But this is the same culture that spawned the likes of Kevin B. Sullivan, who as Senate president pro tempore rewarded Trinity College for giving him a no-show job by funneling hundreds of millions in taxpayers' dollars to the school while his legislative colleagues looked the other way. But it must be said he didn't invent the quid pro quo; he just kicked it up a notch, and Sen. Gaffey has kicked it up another.
Not surprisingly, Democrats agree with the ethics office's assessment of Sen. Gaffey's conduct and relationship with a de facto lobbyist. To disagree would require them to admit the illegality of the multitude of votes they have cast for bills benefiting themselves, their employers, their campaign donors, their friends and relatives, and yes, their lovers.
CSU Chancellor David Carter Sr. and Gov. M. Jodi Rell apparently concur, too. Their silence says all you need to know about their desire to uphold ethics and morality in government.
But this all comes as no surprise. After all, just this year these stalwarts of good government have decided that driving drunk, witnessing a bribe and requesting the mob to "visit" someone are no big deal... oh wait... excuse me... since he resigned, I guess the legislature never really had the opportunity to opine on that one, right?
But on a serious note... do you think it's right that our legislators behave this way?
Remember though, before you just post an anonymous comment here... it's been estimated that only 5-10% of people read blogs... even the big ones like Drudge or HuffPo get only a few million visitors... out of a few hundred million Americans.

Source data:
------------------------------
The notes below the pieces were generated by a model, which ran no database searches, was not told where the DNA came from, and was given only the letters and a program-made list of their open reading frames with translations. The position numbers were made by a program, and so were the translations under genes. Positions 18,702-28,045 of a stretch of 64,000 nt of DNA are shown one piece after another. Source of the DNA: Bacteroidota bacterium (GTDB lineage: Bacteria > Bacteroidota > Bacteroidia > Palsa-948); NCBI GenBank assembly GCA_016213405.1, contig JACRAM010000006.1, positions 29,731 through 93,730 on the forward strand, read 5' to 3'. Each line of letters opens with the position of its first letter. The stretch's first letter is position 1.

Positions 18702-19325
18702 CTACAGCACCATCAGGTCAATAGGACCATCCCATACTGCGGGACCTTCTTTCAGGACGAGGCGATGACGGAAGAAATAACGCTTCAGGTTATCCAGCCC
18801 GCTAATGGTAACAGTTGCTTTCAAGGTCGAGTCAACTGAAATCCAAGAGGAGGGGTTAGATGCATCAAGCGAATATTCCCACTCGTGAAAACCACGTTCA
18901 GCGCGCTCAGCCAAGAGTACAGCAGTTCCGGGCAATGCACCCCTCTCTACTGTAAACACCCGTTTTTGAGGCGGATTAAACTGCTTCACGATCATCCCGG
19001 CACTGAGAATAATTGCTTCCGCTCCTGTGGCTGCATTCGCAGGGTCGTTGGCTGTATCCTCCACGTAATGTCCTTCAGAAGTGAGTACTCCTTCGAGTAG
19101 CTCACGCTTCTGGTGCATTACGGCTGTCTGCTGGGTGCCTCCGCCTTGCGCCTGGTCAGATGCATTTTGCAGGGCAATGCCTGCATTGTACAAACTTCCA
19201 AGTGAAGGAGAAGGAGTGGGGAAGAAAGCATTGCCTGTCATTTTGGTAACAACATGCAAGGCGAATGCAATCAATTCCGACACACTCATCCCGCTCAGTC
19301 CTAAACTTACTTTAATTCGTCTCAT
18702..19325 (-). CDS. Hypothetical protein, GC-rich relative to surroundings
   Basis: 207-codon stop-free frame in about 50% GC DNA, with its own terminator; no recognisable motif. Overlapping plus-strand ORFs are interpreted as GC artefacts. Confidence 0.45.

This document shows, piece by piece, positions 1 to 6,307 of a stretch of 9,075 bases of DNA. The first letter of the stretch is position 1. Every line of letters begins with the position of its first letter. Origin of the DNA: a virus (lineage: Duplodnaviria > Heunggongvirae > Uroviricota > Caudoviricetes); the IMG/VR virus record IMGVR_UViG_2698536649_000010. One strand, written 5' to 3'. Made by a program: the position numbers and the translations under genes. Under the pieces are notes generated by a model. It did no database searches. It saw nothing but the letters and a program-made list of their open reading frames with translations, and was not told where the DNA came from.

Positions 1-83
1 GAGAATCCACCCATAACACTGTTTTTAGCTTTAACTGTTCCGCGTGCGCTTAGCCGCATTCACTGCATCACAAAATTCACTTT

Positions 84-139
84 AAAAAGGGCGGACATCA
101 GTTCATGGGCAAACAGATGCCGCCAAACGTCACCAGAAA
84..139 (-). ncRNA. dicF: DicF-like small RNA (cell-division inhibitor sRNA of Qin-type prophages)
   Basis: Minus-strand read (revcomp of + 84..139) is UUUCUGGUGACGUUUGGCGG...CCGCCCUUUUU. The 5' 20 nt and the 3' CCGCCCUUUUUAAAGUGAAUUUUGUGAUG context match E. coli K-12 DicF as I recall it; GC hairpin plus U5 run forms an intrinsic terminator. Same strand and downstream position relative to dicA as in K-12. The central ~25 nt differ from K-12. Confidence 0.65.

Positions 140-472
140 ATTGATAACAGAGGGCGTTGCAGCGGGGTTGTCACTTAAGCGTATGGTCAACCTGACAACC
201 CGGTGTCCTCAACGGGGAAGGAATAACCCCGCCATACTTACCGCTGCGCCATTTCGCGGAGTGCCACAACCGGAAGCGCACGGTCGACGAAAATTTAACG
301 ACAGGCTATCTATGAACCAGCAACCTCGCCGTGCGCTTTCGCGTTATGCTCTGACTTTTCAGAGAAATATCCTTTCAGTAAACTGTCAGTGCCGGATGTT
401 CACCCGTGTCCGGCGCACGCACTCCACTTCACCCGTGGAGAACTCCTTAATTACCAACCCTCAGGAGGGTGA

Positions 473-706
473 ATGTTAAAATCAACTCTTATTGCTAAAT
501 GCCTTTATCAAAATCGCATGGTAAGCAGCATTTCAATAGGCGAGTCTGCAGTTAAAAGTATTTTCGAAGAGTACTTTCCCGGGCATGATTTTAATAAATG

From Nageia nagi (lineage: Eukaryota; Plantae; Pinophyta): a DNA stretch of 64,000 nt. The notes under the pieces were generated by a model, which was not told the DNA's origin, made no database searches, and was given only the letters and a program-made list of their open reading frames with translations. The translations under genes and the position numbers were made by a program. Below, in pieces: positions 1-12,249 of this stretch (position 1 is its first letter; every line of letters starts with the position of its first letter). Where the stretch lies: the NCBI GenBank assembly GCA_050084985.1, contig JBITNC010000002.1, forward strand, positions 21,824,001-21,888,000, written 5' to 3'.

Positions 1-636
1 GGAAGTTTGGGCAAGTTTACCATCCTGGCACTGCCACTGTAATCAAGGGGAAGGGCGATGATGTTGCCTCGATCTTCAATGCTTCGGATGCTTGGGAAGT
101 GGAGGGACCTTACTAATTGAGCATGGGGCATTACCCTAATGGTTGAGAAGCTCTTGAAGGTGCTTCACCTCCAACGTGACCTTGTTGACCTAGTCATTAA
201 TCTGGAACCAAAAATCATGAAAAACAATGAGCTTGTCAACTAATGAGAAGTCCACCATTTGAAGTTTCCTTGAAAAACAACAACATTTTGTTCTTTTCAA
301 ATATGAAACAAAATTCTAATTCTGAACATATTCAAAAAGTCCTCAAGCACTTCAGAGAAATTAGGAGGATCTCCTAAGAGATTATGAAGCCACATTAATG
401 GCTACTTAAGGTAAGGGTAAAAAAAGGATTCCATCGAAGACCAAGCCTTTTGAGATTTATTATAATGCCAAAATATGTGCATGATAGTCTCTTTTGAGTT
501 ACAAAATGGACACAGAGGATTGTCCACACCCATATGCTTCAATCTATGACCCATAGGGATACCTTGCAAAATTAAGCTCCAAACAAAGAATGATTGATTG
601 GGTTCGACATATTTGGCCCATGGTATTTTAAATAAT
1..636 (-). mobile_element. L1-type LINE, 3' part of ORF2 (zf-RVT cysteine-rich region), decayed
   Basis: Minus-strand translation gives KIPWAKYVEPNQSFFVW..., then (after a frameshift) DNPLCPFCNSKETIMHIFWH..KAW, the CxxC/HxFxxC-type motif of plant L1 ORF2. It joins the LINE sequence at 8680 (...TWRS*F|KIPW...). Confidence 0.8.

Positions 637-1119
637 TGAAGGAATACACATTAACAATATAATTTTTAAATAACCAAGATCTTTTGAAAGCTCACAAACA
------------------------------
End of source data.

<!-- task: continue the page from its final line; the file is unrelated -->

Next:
So please... let the world know your thoughts. I encourage you to write a LTTE and tell the world if this is appropriate behavior...
Saturday, December 08, 2007
One small line excerpted from the WPCA article in this week's Herald:
A sewer line would also cross the Ten Mile River on the site under a proposed Timber Bridge that would service vehicular, as well as pedestrian, traffic. (by Josh Morgan)
My suggestion... don't allow residential on the northwest side of the river. If the project is to proceed, place a conservation easement on that property and either stop or stack the residential (above the retail).
Labels: northend development
Yesterday's Courant editorial opens:
Sen. Thomas Gaffey, D-(Cheshire), argues that his affair with a legislative liaison at the Connecticut State University System doesn't violate either the letter or the spirit of the state's ethics laws. Yet the romantic relationship raises troubling questions about Mr. Gaffey's role in a $1 billion bonding package for CSUS approved by the General Assembly this year.And concludes:
Mr. Gaffey has caused his own judgment to be called into question. His relationship with Ms. Ferraiolo is a conflict of interest and clear grounds for his removal from the Higher Education and Employment Advancement Committee. His conduct is also grounds for censure by the Senate.Based on the undisputed facts of the case, I agree with the Courant. Unfortunately for Nutmeggers, legislators seem to believe their chambers are located in Las Vegas... what happens Under the Gold Dome, stays Under the Gold Dome.
I didn't get the "Council pack" tonight, so I'm not yet sure what's on Tuesday's agenda. I'll try to post it asap.
Anyone know who was elected BOE Chair last night? I'm assuming it was Steve Mrowka, but haven't heard word one about it... as for PZC, I haven't spoken with any PZC members... but many non-members are saying it will be Sean Strollo.
Is the Everybody's holiday party tonight? I'm thinking that it's probably tonight at 6:30pm... if you haven't been, I highly recommend it. I know I always have fun.
One of my favorite CT Dems, Speaker of the House Jim Amann, is mulling a bid for Governor in 2010.
And if you miss the grand opening of the CT for Ron Paul Headquarters (this Sunday, 6pm, 2404 Whitney Ave Hamden), then look out the window and up into our Nutmeg skies next weekend... you may get a sense of just how big the Ron Paul r3VOLution is...
Beyond Dr. Paul, did anyone see what Huckabee is doing in the Iowa polling? He seems to have some real traction there. Interesting to me is that I thought Romney had a much better week than Huckabee... but the polls tell a very different story... good for him.
Labels: open forum